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I'm into crafting, recycling, and making things my own.  I like simplicity and hate clutter.  I work for a building envelope consulting… read more

Comments - Amateur Reupholstery: Couch

CelestialVoyager on May 08, 2007:

A big attagirl for a job well done. I have done a few projects and enjoyed each one. You save the old material to use as a pattern. You may need to strip down to the frame, depending on the condition of the item and upholstery. Remove and reglue all areas that were excessively tacked or stapled to prevent future splitting. Refinish the piece before reupholstering. Minwax makes an antique oil finish that works well in restoring the luster to finishes. Cover tacking areas with trim pieces of matching color and/or materials. Replacing springs can be a tuffy, don't try it unless you are extremely patient and willing to spend the time to get the right tension as well as the proper slope.

I have bought tools and materials at garage sales, yard sales even eBay. I would rather have a quality used tool than a new cheap one.

adorn on Apr 17, 2007:

I think the only tools I bought were the staple gun and needle-nose pliers, which weren't all that expensive.  It was probably around $200 total, including the fabric.  It would probably be a lot faster with a better way to remove the staples, but I don't know what would work.  I have to admit that there's still a bit of the old fabric stuck between the couch arms and body, but it's covered by the cushions.  In order to get all of the old fabric off and tuck the new fabric in properly, I think the frame would have to be taken apart a bit. 

Thanks everyone, and good luck.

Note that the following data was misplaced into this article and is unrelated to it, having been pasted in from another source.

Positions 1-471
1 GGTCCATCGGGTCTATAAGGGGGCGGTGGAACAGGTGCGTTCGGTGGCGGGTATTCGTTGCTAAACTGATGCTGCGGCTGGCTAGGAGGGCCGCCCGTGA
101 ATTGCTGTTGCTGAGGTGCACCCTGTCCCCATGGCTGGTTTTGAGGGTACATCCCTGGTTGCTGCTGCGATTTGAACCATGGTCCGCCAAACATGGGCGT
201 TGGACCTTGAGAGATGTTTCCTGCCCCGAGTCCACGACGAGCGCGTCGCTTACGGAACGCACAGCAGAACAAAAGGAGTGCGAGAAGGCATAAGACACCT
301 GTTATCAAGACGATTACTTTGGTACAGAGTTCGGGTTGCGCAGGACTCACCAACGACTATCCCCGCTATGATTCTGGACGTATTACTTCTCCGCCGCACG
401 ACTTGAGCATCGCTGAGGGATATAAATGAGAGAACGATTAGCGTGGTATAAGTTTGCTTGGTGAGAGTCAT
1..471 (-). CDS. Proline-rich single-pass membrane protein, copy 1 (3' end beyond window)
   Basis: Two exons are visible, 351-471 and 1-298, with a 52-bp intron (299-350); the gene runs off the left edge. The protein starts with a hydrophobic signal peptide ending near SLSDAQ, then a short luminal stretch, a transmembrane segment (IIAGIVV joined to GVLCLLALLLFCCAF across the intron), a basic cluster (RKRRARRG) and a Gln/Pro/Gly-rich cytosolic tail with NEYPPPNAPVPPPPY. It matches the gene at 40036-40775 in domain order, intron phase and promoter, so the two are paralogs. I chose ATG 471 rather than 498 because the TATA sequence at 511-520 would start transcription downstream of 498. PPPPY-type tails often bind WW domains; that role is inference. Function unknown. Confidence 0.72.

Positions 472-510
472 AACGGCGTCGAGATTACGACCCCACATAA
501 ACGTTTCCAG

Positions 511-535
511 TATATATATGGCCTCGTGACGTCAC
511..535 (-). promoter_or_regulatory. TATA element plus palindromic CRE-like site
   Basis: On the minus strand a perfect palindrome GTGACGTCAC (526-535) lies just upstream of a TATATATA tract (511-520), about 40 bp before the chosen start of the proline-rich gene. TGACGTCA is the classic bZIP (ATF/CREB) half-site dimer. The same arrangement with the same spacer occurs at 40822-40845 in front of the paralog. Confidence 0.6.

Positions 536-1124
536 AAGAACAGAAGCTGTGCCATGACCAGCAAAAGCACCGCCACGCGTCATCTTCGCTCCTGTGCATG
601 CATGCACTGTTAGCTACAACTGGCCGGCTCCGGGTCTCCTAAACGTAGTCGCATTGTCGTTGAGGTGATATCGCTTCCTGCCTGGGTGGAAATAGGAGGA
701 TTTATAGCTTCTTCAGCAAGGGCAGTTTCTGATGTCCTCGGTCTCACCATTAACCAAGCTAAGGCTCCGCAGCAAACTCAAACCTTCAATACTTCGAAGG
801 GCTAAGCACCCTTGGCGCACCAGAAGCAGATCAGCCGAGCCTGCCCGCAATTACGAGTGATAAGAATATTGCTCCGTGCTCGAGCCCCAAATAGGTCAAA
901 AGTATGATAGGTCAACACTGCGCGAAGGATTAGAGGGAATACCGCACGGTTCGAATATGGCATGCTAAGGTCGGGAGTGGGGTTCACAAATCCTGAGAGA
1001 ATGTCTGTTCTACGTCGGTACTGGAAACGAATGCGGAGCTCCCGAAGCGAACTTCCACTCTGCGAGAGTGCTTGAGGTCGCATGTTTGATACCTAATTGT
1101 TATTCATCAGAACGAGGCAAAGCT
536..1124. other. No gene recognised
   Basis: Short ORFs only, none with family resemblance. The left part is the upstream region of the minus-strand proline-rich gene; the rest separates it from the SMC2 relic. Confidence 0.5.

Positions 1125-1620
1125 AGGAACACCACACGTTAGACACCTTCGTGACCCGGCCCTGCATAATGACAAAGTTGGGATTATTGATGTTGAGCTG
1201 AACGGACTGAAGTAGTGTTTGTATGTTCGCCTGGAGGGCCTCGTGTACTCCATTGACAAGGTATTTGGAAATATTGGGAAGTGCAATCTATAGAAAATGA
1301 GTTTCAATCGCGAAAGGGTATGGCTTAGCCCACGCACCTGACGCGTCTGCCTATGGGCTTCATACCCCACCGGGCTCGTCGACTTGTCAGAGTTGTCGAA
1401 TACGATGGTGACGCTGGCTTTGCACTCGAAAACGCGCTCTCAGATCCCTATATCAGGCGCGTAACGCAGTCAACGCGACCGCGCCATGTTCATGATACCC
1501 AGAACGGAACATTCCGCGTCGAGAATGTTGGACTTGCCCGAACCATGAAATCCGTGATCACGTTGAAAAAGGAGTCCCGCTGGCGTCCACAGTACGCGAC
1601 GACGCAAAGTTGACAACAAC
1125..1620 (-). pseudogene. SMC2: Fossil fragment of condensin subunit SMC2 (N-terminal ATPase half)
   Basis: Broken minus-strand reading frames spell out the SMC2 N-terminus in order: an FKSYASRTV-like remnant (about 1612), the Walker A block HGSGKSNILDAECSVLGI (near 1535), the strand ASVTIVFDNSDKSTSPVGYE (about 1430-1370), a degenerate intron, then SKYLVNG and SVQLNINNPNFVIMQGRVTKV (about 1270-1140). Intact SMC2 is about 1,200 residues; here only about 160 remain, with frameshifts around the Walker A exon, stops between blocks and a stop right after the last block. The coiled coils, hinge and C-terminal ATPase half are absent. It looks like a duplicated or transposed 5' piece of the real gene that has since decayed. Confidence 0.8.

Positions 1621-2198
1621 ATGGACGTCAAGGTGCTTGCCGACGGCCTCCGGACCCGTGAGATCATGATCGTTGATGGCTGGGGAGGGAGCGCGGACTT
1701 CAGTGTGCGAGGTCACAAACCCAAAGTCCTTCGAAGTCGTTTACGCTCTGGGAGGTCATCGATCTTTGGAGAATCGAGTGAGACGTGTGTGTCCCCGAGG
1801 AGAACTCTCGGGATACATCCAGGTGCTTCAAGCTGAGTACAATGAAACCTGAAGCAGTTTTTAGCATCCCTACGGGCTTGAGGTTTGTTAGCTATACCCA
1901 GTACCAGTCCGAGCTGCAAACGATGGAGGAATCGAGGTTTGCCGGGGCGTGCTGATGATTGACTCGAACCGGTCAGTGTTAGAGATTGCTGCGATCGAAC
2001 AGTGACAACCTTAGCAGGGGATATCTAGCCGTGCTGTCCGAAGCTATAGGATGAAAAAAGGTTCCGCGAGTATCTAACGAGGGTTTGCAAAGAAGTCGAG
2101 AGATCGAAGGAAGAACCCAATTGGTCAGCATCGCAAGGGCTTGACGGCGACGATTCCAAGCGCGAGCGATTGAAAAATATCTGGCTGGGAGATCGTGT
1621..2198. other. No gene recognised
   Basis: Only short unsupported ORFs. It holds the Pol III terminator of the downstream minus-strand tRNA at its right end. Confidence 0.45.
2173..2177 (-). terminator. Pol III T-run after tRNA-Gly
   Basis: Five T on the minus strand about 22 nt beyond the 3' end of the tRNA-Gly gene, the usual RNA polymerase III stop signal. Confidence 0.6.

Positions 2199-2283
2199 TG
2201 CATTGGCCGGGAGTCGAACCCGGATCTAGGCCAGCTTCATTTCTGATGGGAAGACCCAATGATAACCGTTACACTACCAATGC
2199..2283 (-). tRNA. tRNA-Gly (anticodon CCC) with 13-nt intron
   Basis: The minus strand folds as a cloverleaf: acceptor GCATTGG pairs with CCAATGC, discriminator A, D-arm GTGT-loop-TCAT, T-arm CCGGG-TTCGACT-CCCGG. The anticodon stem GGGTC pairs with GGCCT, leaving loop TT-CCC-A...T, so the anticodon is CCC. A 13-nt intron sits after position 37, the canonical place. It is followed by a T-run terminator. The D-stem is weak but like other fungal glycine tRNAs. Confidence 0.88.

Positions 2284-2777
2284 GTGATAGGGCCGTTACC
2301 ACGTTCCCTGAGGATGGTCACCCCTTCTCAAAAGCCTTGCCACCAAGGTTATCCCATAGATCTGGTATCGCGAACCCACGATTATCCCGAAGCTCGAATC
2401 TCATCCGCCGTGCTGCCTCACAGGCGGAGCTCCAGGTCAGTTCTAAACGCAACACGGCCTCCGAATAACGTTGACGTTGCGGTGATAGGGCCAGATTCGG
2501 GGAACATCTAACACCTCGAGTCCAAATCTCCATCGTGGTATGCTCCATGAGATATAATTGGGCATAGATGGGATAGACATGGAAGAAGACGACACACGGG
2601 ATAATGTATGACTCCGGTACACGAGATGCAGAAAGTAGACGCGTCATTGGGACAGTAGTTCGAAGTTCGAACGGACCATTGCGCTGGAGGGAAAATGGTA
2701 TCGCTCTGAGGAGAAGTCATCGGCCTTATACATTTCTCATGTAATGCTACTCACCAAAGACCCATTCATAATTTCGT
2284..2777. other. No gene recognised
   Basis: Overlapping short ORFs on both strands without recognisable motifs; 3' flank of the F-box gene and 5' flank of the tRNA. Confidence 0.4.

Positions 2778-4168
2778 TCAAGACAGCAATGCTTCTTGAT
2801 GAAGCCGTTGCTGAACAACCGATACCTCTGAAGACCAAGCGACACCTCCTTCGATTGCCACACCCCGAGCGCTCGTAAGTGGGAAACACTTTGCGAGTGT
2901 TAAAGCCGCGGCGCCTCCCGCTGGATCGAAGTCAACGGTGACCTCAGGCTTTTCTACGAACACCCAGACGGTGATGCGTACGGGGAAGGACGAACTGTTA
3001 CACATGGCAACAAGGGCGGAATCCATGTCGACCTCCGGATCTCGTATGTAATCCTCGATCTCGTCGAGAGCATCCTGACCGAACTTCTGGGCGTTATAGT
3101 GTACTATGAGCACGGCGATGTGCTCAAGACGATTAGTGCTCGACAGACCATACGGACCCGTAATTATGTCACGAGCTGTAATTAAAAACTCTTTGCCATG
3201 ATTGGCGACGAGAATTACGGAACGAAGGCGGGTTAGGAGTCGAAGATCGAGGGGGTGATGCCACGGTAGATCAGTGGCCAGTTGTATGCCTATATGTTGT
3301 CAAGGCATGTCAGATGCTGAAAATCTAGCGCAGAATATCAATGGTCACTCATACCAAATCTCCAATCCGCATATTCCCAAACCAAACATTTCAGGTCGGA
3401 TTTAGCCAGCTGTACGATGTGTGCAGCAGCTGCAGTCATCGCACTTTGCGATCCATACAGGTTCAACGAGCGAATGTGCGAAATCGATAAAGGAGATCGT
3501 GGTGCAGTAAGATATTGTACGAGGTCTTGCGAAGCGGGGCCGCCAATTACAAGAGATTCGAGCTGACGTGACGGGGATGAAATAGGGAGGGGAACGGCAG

baconthecat on Apr 16, 2007:

Oh my goodness, thank you SO much for this post. For real, you have practically changed my life!!! lol I recently became extremely interested in reupholstering, but after reading several articles on the subject that proclaimed this to be a tough, expensive, and sometimes-not-worth-it pursuit, I became weary. How much did it cost you to this, including the new tools you bought? Which tools would you say are absolutely essential for a project like this (a couch, no less!!)? I'm going to start with smaller, free furniture I can scrounge off CL (nothing around the house for me to reupholster right now), and any more tips you have would be great. Thank you!

moniquelovescats on Mar 09, 2007:

Very cool; I am about to start a similar project with my sleeper sofa. Your info was great. Thanks!

sparkie on Jan 07, 2007:

Great post.  Love the attitude, thinking of taking photos of demolition BEFORE you finish, discount shopping, recycling, free and more!!!  Good Job!  And, you took some scarey out of reupholstering.  I have never tried it.

P.S. Before I got real tools, I could do quite a bit w/ merely a kitchen butter knife and ceramic coffee mug as a hammer.  Vaseline too for grease/oil lube and chapstick if in a pinch.

Nimue on Jan 07, 2007:

Thanks for posting this!  I have an old rocker loveseat covered in a lovely orange & brown cabin & woods print that I plan on reupholstering this month.  I've been a little stressed about how I'd size the new cover correctly but now I'll just use your nifty trick of using the old pieces as a pattern & using photos as a reverse guide.  3 cheers for the "just do it" attitude!

yoooo on Jan 07, 2007:

You've inspired me. I saw a retro chair on Craig's list that was pink. I decided it would be too costly to have reupholstered. But now I'm going to do it myself. I know a great place in my neighborhood that sells retro fabrics. Thank you thank you!

Keter on Jan 06, 2007:

Nice job!

I've reupholstered a few things in my day, and it's mostly - as you describe - brute force and determination.  ;o)

I'm a sucker for a creative use of duct tape...and I think you raised by standard by which I'm going to be judging "creative" now!

I hope your unique example here will convince a few people to not go the oh-so-generic slipcover route.  ;o)

Oh, and congratulations to you for sticking with a project that took so long to complete.  I know that the longer a project takes to complete (for whatever reason) the harder it is to finish it (lost parts, other time demands, other projects that become more urgent, etc.).

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